The Surprising Environmental Impact of Clothing

Last year I read a couple of eye-opening articles about how clothing impacts the environment. The impact of the manufacturing of clothing, our use of clothes, and how we discard unwanted items is pretty shocking! We’re causing significant harm to the environment with items as seemingly innocuous as t-shirts.

We’re causing harm to the environment with items as seemingly innocuous as t-shirts! Check out these details on the impact of clothes on the environment.

What do I mean by this? Each step of the clothing life cycle takes a swing at the environment.


Synthetic fibers, like polyester, nylon, and acrylic, are made from petroleum. When they are manufactured, volatile organic compounds, particulate matter, and acid gases such as hydrogen chloride are released into the air and harmful by-products are emitted in wastewater. Natural fibers, especially cotton, also have a significant environmental footprint. Cotton accounts for a quarter of all the pesticides used in the United States.


The fashion industry promotes rapid obsolescence of clothing.

  • Each season designers create new fashions that are “must-haves.” Through advertising, they convince susceptible consumers to purchase these items (regardless of whether the consumers truly need them or not).
  • Even if consumers resist the pressure to purchase new fashions each season, their existing clothes won’t last. This is because manufacturers typically don’t use high-quality materials and workmanship. They want clothes to wear out so consumers have no choice but to spend money on new ones.


Many consumers sell their used clothing or donate it to thrift stores in order to benefit others and avoid adding it to landfills. While this is a good idea, experts say that there are nowhere near enough individuals in the U.S. to absorb castoff clothing, even if it were given away for free. In fact, charity thrift stores are only able to sell about 20% of the clothing items donated to them. Some of the remaining clothes end up in the trash and the rest are generally baled for export to developing countries, although certain high-end or vintage items may be exported to nations such as Japan where there is a market for them.

In reality, most clothing isn’t sold or donated. According to the EPA, 84% of clothing ends up in the trash! Americans toss out a whopping 80 pounds of clothing and textiles per person per year.

  • Synthetic fibers, which are made from petroleum, are essentially a type of plastic. They take hundreds of years to biodegrade.
  • Fabrics like cotton, though natural, can’t be composted but have to be added to landfills or incinerated. This is because they have been so highly processed during manufacturing (bleached, dyed, scoured in chemicals, etc.).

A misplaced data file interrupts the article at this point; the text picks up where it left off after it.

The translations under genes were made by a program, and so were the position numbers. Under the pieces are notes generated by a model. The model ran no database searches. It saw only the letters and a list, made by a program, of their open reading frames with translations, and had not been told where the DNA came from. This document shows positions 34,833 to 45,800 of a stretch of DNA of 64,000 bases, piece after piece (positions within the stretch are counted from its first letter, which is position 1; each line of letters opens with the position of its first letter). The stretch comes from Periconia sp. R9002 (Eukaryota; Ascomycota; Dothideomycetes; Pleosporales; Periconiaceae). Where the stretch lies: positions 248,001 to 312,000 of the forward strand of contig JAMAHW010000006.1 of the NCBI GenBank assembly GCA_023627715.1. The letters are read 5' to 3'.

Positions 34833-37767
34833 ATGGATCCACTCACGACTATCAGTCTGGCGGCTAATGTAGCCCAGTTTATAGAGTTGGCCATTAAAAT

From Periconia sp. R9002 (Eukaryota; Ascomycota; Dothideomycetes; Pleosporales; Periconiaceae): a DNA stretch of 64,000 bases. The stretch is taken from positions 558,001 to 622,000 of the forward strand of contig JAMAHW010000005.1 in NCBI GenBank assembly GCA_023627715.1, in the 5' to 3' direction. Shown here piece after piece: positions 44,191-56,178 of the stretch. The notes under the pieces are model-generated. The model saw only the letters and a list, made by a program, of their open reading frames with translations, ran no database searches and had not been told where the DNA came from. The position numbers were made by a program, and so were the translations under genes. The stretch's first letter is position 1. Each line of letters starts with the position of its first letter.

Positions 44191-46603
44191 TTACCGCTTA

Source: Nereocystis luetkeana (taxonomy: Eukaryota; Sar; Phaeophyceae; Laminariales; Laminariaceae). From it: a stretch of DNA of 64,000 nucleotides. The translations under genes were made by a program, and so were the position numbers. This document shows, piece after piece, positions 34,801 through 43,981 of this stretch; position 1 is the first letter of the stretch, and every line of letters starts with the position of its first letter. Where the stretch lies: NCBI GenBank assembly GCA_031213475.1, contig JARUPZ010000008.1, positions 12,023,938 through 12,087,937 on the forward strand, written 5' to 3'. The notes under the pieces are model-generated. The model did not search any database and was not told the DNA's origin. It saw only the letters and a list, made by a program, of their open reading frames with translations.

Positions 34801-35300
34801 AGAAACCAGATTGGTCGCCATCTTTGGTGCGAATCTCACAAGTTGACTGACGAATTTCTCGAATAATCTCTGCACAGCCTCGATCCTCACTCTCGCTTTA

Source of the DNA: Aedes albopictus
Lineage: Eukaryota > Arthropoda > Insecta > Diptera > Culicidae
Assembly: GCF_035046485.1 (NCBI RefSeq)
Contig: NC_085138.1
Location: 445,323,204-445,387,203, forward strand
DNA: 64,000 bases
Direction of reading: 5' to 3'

As you can see, the situation is pretty bleak. However, unless we are going to run around naked or start creating our own textiles and sewing all of our own clothes, then we need to purchase and eventually dispose of clothing items. Thankfully, there are a number of things we can do to reduce the negative impact that clothes have on the environment. We’ll take a look at these next week. Check out my sources for additional information about the environmental impact of clothes: Environmental Health Perspectives and Newsweek.

Did you have any idea of the impact that clothes have on the environment? What sort of things do you do to extend the life of your clothes and reduce your need for new items?







  1. Shannon, I think it’s fantastic that you’re talking about this, and I look forward to reading more from you about what we can do to reduce the negative impact. It’s sobering to think about how many clothes are thrown away, but I think it’s really good to talk about what we donate to thrift stores. I don’t like throwing away clothes, but when I was younger I reassured myself that I could donate things so that I wouldn’t have to do the dirty work of throwing them away…but when I grew older, I discovered how much extra work I was making for thrift stores or homeless shelters if I was just giving them junk that I didn’t want!

    • Hi AnneMarie,
      It is really sobering to think about. If we’re unable (or unwilling) to use a piece of clothing, it’s quite possible that others will be, too. Perhaps if we think about this more, it will help us make really good purchases–things that will last and that we’ll want to wear for a long time!

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